If you haven’t heard of Michael Giacchino, you most certainly have heard him. He is the music composer behind the scores of some of the most popular blockbusters in recent years, with rousing, somewhat silly and eminently hummable tunes being his specialty. It’s no surprise that Steven Spielberg tapped him to produce the scores for the first child-starring Amblin outing (2011’s Super 8) and Jurassic Park sequel in at least a decade, since he has a comparable knack for soaring melodies and fleet-footed arrangements as John Williams. In studying his output a thoroughly modern and down-to-earth sensibility all of his own becomes clear. Across four terrific feature film scores, 2015 marks the greatest period of Giacchino’s career to date.
The first of these scores wasn’t even intended for this year. Jupiter Ascending was due to arrive in the summer of 2014, but was then pushed back by a studio nervous about its marketability. This turned out to be sadly well-founded, but Giacchino was at least able to compose the score in 2013 and well before any cameras had rolled, a technique the Wachowskis lifted from Cloud Atlas collaborator Tom Tykwer. The result is a gleefully unbounded work, starting with a quartet of movements and only hitting further heights in a tale of warring intergalactic dynasties and destinies. Not being locked into onscreen pacing means that to listen back to his compositions is to have Jupiter and the House of Abrasax’s story retold with nigh-operatic revisionism, but without dispensing with those Wachowski-brand peculiarities that appear to be priming it for a cult following. He also plays right into the hands of the film’s reading as a campy spectacle for those empathising with Mila Kunis’ klutzy protagonist, to the point where even a montage of her rueful toilet cleaning takes on the bombast and peril of a Star Trek set piece (“I Hate My Life”). Those burgeoning fans hitting play on the album’s Spotify page, head-banging to the rousing end peaks of “Commitment” and eyeing winningly dorky pun titles (“Dinosaur to New Heights”, “Family Jeopardy”, “It’s a Hellava Chase”) will have all the more reason to keep it in a special place.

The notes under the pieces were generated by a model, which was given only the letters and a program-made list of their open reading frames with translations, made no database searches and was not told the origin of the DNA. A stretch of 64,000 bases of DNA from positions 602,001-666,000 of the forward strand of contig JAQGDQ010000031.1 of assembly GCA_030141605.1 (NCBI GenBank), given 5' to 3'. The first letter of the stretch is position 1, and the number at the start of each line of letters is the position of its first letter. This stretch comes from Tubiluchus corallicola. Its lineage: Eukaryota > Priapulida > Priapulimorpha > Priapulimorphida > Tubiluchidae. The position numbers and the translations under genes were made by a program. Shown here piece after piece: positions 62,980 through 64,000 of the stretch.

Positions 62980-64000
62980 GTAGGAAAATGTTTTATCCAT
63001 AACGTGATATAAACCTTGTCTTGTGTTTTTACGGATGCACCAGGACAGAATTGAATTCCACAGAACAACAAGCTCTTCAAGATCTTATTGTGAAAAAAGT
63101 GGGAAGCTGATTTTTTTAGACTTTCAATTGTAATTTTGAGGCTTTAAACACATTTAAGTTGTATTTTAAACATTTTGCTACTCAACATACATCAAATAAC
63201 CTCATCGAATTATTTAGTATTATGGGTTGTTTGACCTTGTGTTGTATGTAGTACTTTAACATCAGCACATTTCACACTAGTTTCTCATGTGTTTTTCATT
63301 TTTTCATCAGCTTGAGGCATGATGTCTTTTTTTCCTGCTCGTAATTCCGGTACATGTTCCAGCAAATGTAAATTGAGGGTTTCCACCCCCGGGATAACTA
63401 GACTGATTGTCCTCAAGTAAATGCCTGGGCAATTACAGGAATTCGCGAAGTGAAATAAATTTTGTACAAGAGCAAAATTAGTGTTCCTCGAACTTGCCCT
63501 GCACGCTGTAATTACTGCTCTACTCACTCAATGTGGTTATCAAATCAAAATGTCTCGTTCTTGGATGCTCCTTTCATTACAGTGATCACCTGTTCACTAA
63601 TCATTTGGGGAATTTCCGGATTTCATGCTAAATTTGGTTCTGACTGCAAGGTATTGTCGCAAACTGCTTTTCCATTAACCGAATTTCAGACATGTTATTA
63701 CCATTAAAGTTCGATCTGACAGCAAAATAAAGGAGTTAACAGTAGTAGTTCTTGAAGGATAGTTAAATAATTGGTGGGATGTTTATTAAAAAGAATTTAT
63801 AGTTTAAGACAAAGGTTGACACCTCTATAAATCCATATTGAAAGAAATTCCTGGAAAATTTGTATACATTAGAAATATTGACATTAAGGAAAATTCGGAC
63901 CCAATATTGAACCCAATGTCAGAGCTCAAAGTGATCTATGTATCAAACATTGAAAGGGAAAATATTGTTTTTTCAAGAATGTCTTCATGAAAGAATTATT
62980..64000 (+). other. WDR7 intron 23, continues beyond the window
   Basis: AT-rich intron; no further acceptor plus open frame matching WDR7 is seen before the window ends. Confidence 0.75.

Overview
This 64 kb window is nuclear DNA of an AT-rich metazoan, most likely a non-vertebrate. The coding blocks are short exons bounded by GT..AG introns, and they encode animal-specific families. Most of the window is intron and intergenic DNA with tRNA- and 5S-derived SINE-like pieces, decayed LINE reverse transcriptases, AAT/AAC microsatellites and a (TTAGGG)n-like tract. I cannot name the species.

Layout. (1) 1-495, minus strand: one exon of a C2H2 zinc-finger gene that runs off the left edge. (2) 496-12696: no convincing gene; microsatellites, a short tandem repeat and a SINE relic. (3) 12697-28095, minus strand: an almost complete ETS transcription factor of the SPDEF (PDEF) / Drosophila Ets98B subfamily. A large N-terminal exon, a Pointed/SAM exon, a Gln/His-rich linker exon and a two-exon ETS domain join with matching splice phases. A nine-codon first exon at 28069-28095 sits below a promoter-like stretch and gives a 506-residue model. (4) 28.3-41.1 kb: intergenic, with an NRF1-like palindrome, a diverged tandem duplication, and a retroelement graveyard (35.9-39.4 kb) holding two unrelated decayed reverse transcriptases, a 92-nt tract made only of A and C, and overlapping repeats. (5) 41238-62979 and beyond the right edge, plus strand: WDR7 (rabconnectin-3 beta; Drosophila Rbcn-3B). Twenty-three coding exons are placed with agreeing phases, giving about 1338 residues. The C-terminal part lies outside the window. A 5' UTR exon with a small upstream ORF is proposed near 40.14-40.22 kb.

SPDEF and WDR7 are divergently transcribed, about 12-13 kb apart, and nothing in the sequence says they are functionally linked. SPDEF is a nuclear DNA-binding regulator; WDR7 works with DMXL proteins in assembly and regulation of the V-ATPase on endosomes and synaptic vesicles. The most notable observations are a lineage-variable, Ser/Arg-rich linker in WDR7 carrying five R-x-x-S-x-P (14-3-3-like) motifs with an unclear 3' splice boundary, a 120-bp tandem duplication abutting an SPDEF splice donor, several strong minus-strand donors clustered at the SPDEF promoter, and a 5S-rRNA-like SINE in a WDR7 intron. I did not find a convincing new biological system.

No definitive Giacchino year would be complete, though, without his eternal collaborator, Brad Bird, and their latest partnership Tomorrowland takes us closer to the retro-futurist joys of The Incredibles than ever before (though that is bound to be superseded once The Incredibles 2 lands in 2019). It’s a frantic ride with the most ideological defiance one could expect from a modern blockbuster, and at its peak it buzzes with the same wonder and ingenuity as the original Disneyland attraction. Bouncy, uptempo scurrying is the order of the day here, much like Ratatouille, and Giacchino delivers not only in his piano-twinkling compositions and jetpack-propelled humdinger of a theme tune, but in reality through his cameo as an It’s a Small World ride operator and his charming determination to wear the movie’s iconic pin even at unrelated press appearances. He once again weaves a spell over those science-loving nerds defying the Tomatometer and hugging the film to their chests, not just in the continuing slide of dorky track titles (now including the sole 2015 instance of his beloved “World’s Best/Worst” naming gag) but in flourishes like when the choir appears to have the rug hilariously pulled out from under them at the end of “Home Wheat Home”. That unmistakeable glee of his is on the biggest display here.